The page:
Towards the end of last year, my domestic worker, Joyce (not her real name) and her children were evicted from her maternal home by her brother. Joyce had returned there with her six children after being abandoned by her husband with the permission of an older brother who later passed on. Their father had died much earlier. This time, she had to leave with her children and she could only bring the children to Nairobi with her.
Joyce had only a one-roomed mabati house at a cost of Kshs 3000/= per month, where she rested over the weekends when she was off duty. Back at home the cost of living was lower. Bringing the children to Nairobi meant that she not only had to provide everything, but she also had to enrol them in schools with all that’s required to join a new school. Only the eldest child could remain behind with other empathic relatives because he was already too advanced in high school.
I only knew about this because she looked really stressed and was starting to fall ill. Having lived with her for around two years, I had learnt how she reacted to stressful situations and so I asked her what was going on. She broke down but eventually told me the story. Though she refused my offer to break early for Christmas, she said she would bring her children with her after the Christmas holiday.
Bringing the children to Nairobi was not the hardest task. How would she cater for herself and her children from her earnings of 12,000/- per month? How would she keep her children safe from the ills of the congested Kangemi village? In her previous job, she was earning 5,000/= and she would not be paid on time. Now, she felt confident that she could feed the children but she knew that she couldn’t afford the school fees in the private schools around. The public schools in Kangemi were too congested for any learning to occur. So there was no point in taking them there. She needed my help.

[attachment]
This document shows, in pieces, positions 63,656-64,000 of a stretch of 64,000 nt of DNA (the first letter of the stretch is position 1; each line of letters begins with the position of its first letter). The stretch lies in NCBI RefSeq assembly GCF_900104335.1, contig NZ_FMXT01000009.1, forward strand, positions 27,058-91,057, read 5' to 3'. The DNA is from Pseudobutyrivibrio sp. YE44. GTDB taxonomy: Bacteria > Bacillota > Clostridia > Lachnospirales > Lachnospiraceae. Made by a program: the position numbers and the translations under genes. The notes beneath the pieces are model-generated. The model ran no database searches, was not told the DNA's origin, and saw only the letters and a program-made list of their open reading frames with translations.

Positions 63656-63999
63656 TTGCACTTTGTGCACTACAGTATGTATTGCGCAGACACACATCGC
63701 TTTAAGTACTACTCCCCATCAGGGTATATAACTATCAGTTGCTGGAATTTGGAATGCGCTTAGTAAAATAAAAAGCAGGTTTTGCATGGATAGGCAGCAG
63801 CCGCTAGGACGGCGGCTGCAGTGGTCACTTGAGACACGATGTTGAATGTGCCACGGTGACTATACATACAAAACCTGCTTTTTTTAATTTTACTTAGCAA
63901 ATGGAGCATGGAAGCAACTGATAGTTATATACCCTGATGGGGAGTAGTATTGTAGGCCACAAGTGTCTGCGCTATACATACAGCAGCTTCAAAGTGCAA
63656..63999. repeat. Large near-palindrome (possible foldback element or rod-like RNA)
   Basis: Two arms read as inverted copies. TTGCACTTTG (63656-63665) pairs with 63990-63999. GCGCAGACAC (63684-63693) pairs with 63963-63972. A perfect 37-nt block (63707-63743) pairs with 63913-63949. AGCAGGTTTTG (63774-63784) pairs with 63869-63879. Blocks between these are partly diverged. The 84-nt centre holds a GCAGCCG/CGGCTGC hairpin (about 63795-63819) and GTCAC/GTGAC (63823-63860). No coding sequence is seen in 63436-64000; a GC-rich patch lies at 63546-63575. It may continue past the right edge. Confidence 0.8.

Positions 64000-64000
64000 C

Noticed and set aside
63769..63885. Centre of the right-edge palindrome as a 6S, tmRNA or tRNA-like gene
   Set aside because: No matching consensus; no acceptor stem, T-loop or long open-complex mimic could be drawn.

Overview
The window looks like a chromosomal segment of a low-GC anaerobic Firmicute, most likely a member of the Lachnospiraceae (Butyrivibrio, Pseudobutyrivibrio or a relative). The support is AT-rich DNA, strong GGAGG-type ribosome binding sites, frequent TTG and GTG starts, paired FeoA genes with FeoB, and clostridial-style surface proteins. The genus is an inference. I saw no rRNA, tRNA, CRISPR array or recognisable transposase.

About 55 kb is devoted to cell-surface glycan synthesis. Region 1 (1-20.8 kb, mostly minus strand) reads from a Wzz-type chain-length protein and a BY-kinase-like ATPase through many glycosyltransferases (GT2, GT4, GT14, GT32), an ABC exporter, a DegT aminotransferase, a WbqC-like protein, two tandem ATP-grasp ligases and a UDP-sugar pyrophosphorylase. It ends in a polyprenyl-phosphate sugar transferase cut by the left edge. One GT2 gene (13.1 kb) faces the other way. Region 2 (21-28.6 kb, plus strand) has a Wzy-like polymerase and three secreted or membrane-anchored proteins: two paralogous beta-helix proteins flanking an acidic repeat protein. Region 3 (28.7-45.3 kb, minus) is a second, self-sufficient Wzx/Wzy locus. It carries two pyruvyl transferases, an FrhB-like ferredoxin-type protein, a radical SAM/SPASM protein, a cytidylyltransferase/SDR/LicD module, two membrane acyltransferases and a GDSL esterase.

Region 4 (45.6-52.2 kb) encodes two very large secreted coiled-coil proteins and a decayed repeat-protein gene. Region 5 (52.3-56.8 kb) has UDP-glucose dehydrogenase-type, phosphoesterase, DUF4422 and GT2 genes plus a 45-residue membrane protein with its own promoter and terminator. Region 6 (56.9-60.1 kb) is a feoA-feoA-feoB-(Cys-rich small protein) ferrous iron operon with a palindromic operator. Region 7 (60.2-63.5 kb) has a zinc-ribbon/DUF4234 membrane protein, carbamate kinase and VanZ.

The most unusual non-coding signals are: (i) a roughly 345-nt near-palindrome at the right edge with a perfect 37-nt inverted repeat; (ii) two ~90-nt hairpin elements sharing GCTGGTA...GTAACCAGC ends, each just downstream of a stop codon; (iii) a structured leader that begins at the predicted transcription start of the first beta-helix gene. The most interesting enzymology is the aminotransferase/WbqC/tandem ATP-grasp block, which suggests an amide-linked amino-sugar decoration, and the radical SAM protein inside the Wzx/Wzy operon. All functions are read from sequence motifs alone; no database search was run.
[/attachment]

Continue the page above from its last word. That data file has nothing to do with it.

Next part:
This became for me the first project for the year of mercy. Although I had no money to spare, there was some money I had been saving over a long period to raise capital for business. She needed 100,000/= for the whole year for everything. Needless to say, I prayed about it and saw it fit to part with the 80,000/= I had saved. The important and urgent things anyway were first term school fees, uniforms, books and stationary. It was also important to keep the children occupied over the weekend and school holidays. To this end I introduced her and her three daughters to Watani club and the two boys to Hodari boys club. This came with added expenses which Joyce couldn’t manage. I took over providing bus fare and the club fees.
At the clubs the children get spiritual, social, academic formation. They are happy and do not have idle time while not in school. They really enjoy the club and have been very appreciative. The boys have learnt how to play cricket and they enjoy it.
Joyce was not left out. She was invited to the annual retreat but had no money. I also did not have ready cash but I was able to put in a deposit and paid the rest a few weeks later. She was delighted and happy with what she learnt. She said she will not miss an annual retreat ever. She was amazed at how well the priest at the retreat explained things. She is considering becoming a Catholic.
I thought it was important to let my children participate and so we organised a visit to go and see her children after doing a good house shopping. One of her children was sick. Joyce did not want to feel like a burden in all these things and wanted to be in charge of her children. We therefore agreed that the school fees was a loan and she would pay back what and when she is able. So far out of the 80,000/= she has paid back 16,000/= and to the schools, she has paid the remaining 20,000/=. She feels motivated because she is able to pay back in small amounts.